NHS chiefs and unions have also assured the public that life-saving services will not be impacted by the strikes.
However, people have been asked to only call 999 for an ambulance if the situation is life-threatening during the paramedics’ strike, as some families are forced to drive their loved ones to A&E.
National Highways workers will strike from today until Christmas Day in the latest phase of industrial action by the UK’s biggest civil service union.
There was a stark warning from North East Ambulance Service chief operating officer Stephen Segasby, who said patients should ask themselves: ‘Am I going to die? Do I feel like I’m going to die’ before seeking medical aid.
West Midlands Ambulance Service reported a 70 per cent drop in calls, while demand in south-west England was down by a third on normal volumes.
Welsh Ambulance Service chief executive Jason Killens said activity yesterday was ‘noticeably quieter’.
Many turned to the 111 non-emergency call line – the South West saw a 250 per cent increase in inquiries. GPs also received more calls.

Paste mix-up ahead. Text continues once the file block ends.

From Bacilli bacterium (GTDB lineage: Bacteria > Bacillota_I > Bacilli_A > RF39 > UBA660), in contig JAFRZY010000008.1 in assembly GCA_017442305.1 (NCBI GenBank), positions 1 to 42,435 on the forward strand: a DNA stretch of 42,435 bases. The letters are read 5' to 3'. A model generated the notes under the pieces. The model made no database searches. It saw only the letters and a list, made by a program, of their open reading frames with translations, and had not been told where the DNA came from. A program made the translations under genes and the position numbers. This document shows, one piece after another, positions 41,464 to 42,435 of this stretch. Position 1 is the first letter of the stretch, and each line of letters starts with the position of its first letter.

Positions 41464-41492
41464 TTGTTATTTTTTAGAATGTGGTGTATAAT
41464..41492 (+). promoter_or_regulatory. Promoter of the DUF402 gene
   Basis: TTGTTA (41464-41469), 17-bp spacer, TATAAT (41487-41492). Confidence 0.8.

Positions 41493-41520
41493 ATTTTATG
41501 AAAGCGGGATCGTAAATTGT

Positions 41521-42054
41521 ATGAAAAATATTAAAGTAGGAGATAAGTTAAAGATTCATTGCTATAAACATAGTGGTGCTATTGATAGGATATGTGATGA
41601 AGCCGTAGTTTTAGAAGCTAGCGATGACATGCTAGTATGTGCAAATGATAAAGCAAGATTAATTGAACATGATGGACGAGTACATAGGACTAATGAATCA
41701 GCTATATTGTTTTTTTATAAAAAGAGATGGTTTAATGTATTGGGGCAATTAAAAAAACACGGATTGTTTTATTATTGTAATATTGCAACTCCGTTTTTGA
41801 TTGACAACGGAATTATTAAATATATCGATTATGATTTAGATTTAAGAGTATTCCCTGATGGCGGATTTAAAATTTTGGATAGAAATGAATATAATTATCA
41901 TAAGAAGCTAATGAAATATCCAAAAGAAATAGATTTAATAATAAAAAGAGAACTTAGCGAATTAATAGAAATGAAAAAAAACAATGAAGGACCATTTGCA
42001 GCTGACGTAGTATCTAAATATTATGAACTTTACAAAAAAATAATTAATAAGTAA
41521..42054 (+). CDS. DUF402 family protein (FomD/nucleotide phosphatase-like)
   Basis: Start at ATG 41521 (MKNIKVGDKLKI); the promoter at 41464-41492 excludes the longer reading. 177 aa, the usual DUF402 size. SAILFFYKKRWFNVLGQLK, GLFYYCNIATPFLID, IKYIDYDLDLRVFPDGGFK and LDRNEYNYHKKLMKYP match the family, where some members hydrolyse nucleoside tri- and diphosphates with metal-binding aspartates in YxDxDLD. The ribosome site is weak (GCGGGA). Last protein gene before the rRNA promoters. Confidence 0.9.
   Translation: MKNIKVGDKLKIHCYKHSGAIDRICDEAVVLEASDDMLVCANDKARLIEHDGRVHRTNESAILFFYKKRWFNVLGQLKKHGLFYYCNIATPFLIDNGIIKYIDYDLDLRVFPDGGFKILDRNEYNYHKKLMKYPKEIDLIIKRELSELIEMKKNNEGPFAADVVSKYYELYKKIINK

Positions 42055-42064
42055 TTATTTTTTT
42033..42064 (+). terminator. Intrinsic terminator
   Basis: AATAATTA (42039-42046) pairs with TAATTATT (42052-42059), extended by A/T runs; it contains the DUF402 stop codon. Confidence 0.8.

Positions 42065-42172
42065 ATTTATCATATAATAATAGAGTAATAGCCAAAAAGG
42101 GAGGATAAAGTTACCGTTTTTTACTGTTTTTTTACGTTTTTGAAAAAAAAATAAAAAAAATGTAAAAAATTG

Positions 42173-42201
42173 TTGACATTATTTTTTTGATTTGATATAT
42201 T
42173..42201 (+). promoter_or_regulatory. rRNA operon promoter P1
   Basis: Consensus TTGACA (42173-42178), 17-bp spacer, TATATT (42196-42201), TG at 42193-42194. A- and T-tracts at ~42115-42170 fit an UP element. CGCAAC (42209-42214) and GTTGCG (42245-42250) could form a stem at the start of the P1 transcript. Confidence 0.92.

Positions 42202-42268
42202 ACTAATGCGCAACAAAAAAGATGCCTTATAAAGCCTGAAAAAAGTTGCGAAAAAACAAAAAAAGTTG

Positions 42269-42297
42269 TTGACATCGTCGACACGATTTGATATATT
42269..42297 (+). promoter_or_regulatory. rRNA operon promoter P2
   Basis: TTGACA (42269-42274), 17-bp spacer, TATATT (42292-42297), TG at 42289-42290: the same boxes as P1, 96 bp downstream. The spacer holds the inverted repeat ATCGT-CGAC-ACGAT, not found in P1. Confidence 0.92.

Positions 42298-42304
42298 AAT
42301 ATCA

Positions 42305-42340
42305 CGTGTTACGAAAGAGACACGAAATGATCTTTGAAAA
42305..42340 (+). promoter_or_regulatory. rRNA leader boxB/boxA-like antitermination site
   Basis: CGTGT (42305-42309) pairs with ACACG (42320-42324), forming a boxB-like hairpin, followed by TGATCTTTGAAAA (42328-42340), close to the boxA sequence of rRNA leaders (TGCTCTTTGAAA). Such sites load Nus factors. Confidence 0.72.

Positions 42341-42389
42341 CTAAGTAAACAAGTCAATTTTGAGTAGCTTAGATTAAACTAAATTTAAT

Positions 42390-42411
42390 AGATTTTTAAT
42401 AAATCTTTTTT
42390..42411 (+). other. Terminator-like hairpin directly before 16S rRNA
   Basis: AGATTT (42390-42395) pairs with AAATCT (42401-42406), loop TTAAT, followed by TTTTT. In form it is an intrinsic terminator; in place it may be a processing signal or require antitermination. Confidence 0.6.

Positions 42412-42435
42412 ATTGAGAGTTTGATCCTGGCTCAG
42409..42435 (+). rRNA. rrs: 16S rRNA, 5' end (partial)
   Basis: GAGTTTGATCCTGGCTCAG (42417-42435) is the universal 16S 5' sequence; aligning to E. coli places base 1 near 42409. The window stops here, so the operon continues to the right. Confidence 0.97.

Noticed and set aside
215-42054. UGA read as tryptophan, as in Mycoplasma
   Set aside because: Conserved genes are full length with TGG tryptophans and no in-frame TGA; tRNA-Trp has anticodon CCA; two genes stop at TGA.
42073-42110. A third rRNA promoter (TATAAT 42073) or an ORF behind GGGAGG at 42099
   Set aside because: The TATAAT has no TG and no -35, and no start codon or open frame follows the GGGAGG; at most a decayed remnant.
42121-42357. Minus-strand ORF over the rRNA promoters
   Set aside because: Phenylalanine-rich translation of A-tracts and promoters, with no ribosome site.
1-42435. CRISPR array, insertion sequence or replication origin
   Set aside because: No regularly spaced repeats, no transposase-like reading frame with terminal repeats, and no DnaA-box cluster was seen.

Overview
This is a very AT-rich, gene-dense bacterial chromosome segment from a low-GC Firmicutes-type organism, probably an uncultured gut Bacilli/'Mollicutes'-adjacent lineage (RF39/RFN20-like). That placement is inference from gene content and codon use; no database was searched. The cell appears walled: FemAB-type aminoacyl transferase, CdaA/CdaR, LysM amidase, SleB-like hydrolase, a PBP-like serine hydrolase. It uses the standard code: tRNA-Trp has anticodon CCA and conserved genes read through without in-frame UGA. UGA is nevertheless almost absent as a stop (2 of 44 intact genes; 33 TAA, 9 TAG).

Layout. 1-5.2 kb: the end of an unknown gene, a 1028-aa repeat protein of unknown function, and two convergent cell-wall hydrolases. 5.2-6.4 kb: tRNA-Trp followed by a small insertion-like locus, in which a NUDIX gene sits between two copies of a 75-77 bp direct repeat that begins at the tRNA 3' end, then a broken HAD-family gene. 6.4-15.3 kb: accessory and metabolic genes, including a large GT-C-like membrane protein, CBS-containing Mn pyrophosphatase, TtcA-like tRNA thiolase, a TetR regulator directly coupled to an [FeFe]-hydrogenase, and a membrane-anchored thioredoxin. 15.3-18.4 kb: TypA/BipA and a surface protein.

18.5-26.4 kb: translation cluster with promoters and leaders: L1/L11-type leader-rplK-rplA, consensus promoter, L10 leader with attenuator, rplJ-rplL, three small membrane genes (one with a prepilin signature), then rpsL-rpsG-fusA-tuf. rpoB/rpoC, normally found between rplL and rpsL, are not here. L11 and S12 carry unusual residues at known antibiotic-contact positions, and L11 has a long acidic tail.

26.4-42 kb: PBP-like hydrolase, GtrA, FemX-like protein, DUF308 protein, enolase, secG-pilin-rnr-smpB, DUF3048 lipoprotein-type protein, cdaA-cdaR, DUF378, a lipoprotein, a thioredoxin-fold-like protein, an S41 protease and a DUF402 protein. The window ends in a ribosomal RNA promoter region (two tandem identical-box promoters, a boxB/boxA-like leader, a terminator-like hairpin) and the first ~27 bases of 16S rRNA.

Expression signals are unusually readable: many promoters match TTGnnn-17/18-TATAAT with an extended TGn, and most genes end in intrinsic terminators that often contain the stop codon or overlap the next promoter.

But health experts warned that sick people might be delaying help – causing a similar logjam of health problems seen after the lockdowns.
This not only puts their health at risk but also stores up trouble for the coming days, when ambulance staff are back at work as normal.
There will also be a knock-on effect in different parts of the health system as elective procedures and outpatient appointments are rescheduled.
Dr Adrian Boyle, president of the Royal College of Emergency Medicine, said: ‘We are particularly concerned about a rebound effect, which means things could be much worse in the days to come.’
Saffron Cordery, interim chief executive of NHS Providers, said: ‘The disruption is far from over. The fallout from strike action is likely to spill over into the coming days due to the knock-on impact across different parts of the health and care system, the need to reschedule elective and outpatient appointments, and the anticipation of a return to very high numbers of emergency calls.
‘There is particular concern about patients who may have delayed seeking care – and whose conditions have deteriorated – now coming forward for treatment.’
Many made their own way to hospital to avoid long waits for ambulances.
Lee Tucker, 57, took a day off work to drive his elderly mother-in-law to A&E at Queen’s Medical Hospital (QMH) in Nottingham after she hurt her leg in a fall.
He said: ‘I’ll always go out of my way to help my family but have had to leave the office for the day, which isn’t great because I’ve missed an important meeting.’